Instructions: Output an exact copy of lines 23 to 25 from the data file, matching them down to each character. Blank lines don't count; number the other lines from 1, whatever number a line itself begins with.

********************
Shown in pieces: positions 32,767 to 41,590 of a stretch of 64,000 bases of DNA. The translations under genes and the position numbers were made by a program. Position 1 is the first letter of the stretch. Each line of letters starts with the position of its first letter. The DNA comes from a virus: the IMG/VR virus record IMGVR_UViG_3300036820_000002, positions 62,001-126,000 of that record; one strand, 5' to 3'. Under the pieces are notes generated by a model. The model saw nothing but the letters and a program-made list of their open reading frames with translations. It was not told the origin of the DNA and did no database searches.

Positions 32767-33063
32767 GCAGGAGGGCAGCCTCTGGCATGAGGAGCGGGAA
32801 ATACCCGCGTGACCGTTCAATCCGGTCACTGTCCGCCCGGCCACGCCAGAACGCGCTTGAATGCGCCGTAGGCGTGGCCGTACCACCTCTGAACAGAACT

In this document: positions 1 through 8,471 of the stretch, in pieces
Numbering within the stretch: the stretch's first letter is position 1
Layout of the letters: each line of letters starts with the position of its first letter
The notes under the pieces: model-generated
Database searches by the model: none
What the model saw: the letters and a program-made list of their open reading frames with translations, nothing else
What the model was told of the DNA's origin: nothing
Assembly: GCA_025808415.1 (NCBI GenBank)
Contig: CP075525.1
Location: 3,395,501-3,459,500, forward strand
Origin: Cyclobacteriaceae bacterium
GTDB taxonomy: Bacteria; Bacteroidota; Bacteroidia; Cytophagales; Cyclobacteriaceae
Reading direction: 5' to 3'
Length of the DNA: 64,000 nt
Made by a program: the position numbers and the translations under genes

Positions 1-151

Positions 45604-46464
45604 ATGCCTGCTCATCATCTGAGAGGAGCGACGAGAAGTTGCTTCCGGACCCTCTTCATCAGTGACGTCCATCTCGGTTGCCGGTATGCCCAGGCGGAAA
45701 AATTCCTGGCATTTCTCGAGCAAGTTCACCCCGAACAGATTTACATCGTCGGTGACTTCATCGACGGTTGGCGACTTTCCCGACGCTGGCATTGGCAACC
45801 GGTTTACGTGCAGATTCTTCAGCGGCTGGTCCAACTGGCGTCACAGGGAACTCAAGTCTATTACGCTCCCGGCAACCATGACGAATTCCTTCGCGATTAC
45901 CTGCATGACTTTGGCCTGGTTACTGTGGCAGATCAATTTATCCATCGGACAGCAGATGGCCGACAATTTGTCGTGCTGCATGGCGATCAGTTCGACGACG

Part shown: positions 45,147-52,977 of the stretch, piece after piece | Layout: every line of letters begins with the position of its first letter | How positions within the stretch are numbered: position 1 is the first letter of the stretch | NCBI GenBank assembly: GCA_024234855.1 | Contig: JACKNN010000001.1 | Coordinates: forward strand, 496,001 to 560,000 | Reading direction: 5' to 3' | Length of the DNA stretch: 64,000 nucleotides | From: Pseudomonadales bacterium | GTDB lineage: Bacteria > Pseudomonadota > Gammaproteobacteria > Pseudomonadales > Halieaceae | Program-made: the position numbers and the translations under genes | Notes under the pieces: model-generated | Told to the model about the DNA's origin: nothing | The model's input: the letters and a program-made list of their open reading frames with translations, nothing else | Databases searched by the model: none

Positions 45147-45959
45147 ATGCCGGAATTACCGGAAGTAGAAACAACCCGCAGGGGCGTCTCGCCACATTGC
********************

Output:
45701 AATTCCTGGCATTTCTCGAGCAAGTTCACCCCGAACAGATTTACATCGTCGGTGACTTCATCGACGGTTGGCGACTTTCCCGACGCTGGCATTGGCAACC
45801 GGTTTACGTGCAGATTCTTCAGCGGCTGGTCCAACTGGCGTCACAGGGAACTCAAGTCTATTACGCTCCCGGCAACCATGACGAATTCCTTCGCGATTAC
45901 CTGCATGACTTTGGCCTGGTTACTGTGGCAGATCAATTTATCCATCGGACAGCAGATGGCCGACAATTTGTCGTGCTGCATGGCGATCAGTTCGACGACG